I had indicated earlier in this post about how will Air India elite members be mapped to Star Alliance tiers, and how will they be able to receive benefits today onwards. However, the new earning chart for Star Alliance carriers has just been released a while ago.

Earning on Air India for Star Alliance member flights: While you can have a detailed look at the PDF, here are the broad thoughts:

  • Usually, earning rates are quid pro quo between the various carriers. So, if United is offering a 100% earn rate on all Air India fare classes, Air India would also do a 100% on economy. This reflects amply in the accrual chart.
  • Most First class flights will net you 200% to 300% of flown miles, but flying United, ANA and Thai will earn you 150% of flown miles on flying first class.
  • Business Class flights on *A carriers will net you between 100-200% of flown miles towards accrual on Flying Returns.
  • Economy & Premium Economy flights will earn you anything between 25% to 125% of flown miles depending on the class in which the ticket is booked.

Burning Air India miles for Star Alliance member flights: Burning Air India’s miles on Air India’s own metal is cheaper than new award chart Air India is offering for Star alliance redemptions. This is consistently displayed across the award chart. The burn rate is 2x of Economy redemption rates for Business Class seats, and 2.5x for First Class Redemptions.

  • America redemptions: While you can get an F class seat one-way from India to Air India stations in USA at 112,500 miles, here you are expected to shed 137,500 miles one way. Similarly in Business Class, while AI will get you a seat in 90,000 miles, you spend 110,000 miles on another carrier. However, the award chart is similar for North, Central and South America. Which means if you choose to burn AI miles for South America, you may be hitting a sweet spot.
  • Europe redemptions: Europe redemptions from India are again a tad bit expensive over using Air India’s own metal. While you can get a ticket to Europe for 50000 miles to fly AI’s own metal one way (in Business Class), in this case, using a Star Alliance carrier you could be burning 65000 miles.
  • Routing Rules: The award chart has been published with round-trip ticketing mileage, and 50% of miles will be required for one-way travel. You cannot backtrack, and one stopover (of over 24 hours) or one open-jaw is permitted per itinerary.
  • Booking: At this moment, Air India’s website is not showing Star Alliance carriers on its redemption web engine. So, you’d have to perhaps work the phones to get yourself a ticket.
  • Fuel Surcharges: It is possible that AI may charge fuel surcharges on the *A carriers as well, because they charge these on their own metal. This is my expectation of them.

The key difference between burning on Air India’s own metal and that of Star Alliance carriers is the reach. When you burn on Air India’s own metal, you pay for positioning flights separately. For instance to fly Mumbai to Frankfurt, you have to redeem for Mumbai-Delhi and Delhi Frankfurt flights. In this case, you are paying a flat amount of miles for anywhere in India to anywhere in the other continent, which I believe, is the reason that Air India has created a buffer for in terms of redemption.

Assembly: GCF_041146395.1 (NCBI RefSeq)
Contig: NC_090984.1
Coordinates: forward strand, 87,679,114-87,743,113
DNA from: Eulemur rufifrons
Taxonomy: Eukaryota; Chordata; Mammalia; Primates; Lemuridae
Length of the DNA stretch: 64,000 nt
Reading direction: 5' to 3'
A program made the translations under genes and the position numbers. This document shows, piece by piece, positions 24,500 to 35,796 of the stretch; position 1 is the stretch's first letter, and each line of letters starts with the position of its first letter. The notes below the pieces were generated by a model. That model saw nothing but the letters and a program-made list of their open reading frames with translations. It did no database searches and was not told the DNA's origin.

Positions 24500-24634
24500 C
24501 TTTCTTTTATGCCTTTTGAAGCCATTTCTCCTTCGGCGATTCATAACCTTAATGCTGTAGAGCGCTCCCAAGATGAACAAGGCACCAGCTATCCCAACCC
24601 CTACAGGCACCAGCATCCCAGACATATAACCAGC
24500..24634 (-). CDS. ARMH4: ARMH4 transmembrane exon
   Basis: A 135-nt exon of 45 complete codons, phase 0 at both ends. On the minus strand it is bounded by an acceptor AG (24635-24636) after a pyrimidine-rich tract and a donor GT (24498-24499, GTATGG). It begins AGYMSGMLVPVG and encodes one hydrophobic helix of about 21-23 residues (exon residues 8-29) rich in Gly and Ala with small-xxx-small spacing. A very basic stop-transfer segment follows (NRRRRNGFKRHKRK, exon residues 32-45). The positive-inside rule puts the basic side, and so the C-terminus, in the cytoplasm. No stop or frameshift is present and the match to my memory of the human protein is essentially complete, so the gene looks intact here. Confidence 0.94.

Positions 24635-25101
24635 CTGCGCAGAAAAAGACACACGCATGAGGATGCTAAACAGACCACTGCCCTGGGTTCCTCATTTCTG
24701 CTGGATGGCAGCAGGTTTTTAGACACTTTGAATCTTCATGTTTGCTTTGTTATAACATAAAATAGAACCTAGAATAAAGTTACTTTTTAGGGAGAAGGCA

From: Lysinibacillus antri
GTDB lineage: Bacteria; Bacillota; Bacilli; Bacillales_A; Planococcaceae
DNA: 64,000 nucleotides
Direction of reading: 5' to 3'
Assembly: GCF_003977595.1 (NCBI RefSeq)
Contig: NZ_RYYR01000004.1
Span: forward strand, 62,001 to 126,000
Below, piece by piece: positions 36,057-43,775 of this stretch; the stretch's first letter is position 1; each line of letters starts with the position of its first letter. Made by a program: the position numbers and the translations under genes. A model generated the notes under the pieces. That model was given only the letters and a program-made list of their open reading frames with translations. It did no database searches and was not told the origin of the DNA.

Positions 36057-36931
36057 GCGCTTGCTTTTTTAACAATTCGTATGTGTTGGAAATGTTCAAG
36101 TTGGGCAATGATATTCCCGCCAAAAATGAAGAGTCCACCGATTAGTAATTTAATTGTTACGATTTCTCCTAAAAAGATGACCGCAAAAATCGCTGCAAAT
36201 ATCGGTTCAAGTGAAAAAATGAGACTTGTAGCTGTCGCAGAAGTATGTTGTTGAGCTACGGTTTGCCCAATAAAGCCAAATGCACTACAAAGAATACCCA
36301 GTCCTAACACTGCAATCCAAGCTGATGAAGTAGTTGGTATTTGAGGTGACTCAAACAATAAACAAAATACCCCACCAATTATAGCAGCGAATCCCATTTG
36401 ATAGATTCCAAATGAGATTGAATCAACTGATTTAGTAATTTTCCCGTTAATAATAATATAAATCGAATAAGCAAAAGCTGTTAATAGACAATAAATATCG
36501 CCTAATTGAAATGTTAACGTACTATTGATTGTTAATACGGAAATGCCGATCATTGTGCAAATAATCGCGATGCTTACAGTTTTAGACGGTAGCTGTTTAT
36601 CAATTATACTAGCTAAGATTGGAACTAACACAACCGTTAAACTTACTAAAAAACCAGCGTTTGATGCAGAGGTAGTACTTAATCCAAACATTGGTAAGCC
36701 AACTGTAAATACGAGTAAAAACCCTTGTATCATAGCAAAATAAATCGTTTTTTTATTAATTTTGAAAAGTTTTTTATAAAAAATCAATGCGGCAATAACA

Those are the first few details I have on Air India’s new charts. Of course they haven’t circulated the fine print yet so this is still a matter of speculation. I will update you with more information when Air India publishes it.

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Posted by Ajay Awtaney | 14 Comments

The big day is still about 12-15 hours away, but Air India seems to be ready this time to join the Star Alliance. In 2011, they were jilted at the altar, and now Star Alliance and Air India have kissed and made up. Here are a couple of pictures of the Air India A320 VT-ESF, […]

Posted by Ajay Awtaney | 3 Comments

While I have not been on an Air India plane in about 40 days or more now, Air India is now about 4 days away from getting inducted into the Star Alliance, and first pictures have begin to emerge of how they are sporting the logo on their livery and around the airline. This looks […]

Posted by Ajay Awtaney | One Comment

Earlier this week, I put out the news about the official joining date for Air India to come into Star Alliance, the largest airline alliance. July 11, 2014 would be the day when they become the 27th airline to join the alliance. Readers have asked me over email and comments about the details of how […]

Posted by Ajay Awtaney | 11 Comments

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Posted by Ajay Awtaney | 7 Comments

I guess there is not much suspense left in this one, but I am still not saying it is done till it is done. If you remember, one of the earliest posts on this blog was about Air India being jilted from the Star Alliance. Now, their is much begging, pleasing and a lot of […]

Posted by Ajay Awtaney | 2 Comments

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Posted by Ajay Awtaney | 2 Comments

It has been a nerve-wracking journey for Air India, but they finally made it. Okay, inspirational speech over. Now time for the real thing. Back in 2007, Air India was invited to join the Star Alliance, with Lufthansa sponsoring its entry. The Government of India practically dropped their pants to make concessions for Lufthansa group […]

Posted by Ajay Awtaney | 4 Comments

This is just a news report at this moment, but it looks like Air India has grown tired of insisting upon Star Alliance to let them into their group, and is now using other tactics to try and get them to make up their mind. Air India’s application to join Star Alliance was put on […]